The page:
Introduction to Azure DevOps Workload identity federation (OIDC) with Terraform

Jared Holgate

Welcome! This post is going to cover the end-to-end process of configuring and using Workload identity federation in Azure DevOps for your Terraform deployments. We’ll cover:

  • Why use Workload identity federation
  • What is Workload identity federation and how does it work
  • How can your organisation start using Workload identity federation
  • How to configure Workload identity federation using the Azure DevOps Terraform provider
  • How to use Workload identity federation in an Azure DevOps Pipeline with the Terraform task

Why use Workload identity federation

Up until now the only way to avoid storing service principal secrets for Azure DevOps pipelines was to use a self-hosted Azure DevOps agents with managed identities. Now with Workload identity federation we remove that limitation and enable you to use short-lived tokens for authenticating to Azure. This significantly improves your security posture and removes the need to figure out how to share and rotate secrets. Workload identity federation works with many Azure DevOps tasks, not just the Terraform ones we are focussing on in this article, so you can use it for deploying code and other configuration tasks. I encourage you to learn more about the supported tasks here.

What is Workload identity federation and how does it work

Workload identity federation is an OpenID Connect implementation for Azure DevOps that allow you to use short-lived credential free authentication to Azure without the need to provision self-hosted agents with managed identity. You configure a trust between your Azure DevOps organisation and an Azure service principal. Azure DevOps then provides a token that can be used to authenticate to the Azure API.

You can read more about how Workload identity federation works here.

In the first iteration Workload identity federation for Azure DevOps works within the scope of a Service Connection. A new type of Azure Resource Manager Service Connection is available that enables this:

Image ServiceConnectionTypes

Any task that supports a Service Connection and has been updated to use Workload identity federation can then use your configured trust to interact with Azure resources.

On the Azure side we need to configure Federated Credentials on an App Registration or User Assigned Managed Identity service principal. There are a few settings needed for this, which you can find in the Azure DevOps Service Connection or you can figure out up front:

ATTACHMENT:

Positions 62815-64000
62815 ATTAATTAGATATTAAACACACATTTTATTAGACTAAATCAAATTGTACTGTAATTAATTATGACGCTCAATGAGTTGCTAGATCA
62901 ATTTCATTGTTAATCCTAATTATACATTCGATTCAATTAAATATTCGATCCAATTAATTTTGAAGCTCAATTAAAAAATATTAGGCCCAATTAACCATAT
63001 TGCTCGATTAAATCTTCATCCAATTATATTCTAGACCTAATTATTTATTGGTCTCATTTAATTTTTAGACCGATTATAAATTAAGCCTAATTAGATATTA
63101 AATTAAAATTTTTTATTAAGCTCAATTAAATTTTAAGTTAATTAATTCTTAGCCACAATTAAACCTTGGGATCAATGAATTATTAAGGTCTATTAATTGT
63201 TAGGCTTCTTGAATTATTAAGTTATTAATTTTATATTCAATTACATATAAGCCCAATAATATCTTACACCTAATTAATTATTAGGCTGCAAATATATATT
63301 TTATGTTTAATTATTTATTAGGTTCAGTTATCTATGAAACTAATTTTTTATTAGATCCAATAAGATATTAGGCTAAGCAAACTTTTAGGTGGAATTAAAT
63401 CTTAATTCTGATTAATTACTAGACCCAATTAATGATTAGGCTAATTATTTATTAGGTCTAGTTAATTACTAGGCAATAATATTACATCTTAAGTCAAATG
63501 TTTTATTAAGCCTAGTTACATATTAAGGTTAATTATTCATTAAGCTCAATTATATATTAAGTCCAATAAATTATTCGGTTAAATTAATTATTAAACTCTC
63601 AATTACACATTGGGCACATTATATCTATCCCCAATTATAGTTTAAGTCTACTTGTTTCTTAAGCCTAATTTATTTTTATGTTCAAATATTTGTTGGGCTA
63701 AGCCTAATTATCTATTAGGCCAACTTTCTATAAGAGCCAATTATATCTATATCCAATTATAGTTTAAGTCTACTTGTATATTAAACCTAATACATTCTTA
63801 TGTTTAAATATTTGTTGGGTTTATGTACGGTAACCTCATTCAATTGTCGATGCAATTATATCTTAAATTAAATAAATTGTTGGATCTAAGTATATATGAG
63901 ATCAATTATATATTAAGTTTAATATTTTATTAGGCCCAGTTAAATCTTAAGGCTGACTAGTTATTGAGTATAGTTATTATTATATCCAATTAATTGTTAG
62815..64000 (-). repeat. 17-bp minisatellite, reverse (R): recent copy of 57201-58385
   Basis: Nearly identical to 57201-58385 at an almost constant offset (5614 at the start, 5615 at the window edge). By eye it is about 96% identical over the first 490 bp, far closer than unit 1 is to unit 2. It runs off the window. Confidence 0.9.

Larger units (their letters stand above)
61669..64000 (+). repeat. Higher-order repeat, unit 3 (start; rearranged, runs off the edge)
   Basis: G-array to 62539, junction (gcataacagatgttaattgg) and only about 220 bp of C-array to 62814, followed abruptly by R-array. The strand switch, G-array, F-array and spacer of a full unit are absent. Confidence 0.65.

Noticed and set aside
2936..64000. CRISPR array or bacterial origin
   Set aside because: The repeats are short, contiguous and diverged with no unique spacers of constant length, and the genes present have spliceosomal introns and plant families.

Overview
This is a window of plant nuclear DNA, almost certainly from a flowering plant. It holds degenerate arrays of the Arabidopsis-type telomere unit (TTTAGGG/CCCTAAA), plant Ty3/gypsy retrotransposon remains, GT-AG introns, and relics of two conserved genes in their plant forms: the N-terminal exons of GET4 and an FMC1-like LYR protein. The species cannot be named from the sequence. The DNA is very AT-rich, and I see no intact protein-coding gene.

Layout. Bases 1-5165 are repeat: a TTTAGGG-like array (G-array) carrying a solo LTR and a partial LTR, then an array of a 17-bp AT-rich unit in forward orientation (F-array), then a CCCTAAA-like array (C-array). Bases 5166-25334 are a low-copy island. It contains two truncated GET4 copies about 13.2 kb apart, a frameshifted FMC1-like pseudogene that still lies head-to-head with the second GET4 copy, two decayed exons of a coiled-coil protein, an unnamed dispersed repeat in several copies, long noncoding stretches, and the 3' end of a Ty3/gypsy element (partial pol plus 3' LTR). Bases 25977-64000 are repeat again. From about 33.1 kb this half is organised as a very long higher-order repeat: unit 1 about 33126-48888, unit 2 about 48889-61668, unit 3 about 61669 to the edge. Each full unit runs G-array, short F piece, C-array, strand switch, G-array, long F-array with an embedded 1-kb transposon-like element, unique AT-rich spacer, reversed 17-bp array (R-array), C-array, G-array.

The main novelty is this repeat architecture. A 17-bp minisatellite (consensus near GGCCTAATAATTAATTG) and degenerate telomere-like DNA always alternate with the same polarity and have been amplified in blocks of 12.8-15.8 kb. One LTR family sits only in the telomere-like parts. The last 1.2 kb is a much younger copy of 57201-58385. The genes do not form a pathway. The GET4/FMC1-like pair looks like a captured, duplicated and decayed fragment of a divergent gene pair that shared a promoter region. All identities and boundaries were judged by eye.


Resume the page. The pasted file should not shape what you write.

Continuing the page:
• Issuer URL: This is the a URL in the format<organisation-id> where organisation-id is the GUID of your Azure DevOps organisation. For example
  • Subject identifier: This is the mapping to your service connection in the format sc://<organisation-name>/<project-name>/<service-connection-name> where organisation-name is your Azure DevOps organisation name, project-name is your Azure DevOps project name and service-connection-name is the name of your service connection. For example sc://my-organisation/my-project/my-service-connection.
  • Audience: This is always api://AzureADTokenExchange.

Here is what it looks like in the Azure Portal:

Image MIFederatedCreds

Once we have the service connection and federated credentials configured, we can use the service connection to authenticate to Azure. You’ll just need to grant your service principal some permissions in the subscription.

How can your organisation start using Workload identity federation

Workload identity federation in now in public preview and turned on by default. If you want to check, you can find the feature flag under the organisation ‘Preview Features’ menu. If it is turned on you’ll see the new Azure Resource Manager Service Connection types. You can find lots more information here.

Image FeatureFlag

How to configure Workload identity federation using the Azure DevOps Terraform provider

The Azure DevOps Terraform provider has been updated to support the creation of Workload identity federation Service Connections. The documentation can be found here.

The following example shows how to setup a Service Connection and User Assigned Managed Identity with Federated Credentials:

terraform {
  required_providers {
    azurerm = {
      source  = "hashicorp/azurerm"
      version = ">=3.0.0"
    azuredevops = {
      source = "microsoft/azuredevops"
      version = ">= 0.9.0"

provider "azurerm" {
  features {}

resource "azuredevops_project" "example" {
  name               = "Example Project"
  visibility         = "private"
  version_control    = "Git"
  work_item_template = "Agile"
  description        = "Managed by Terraform"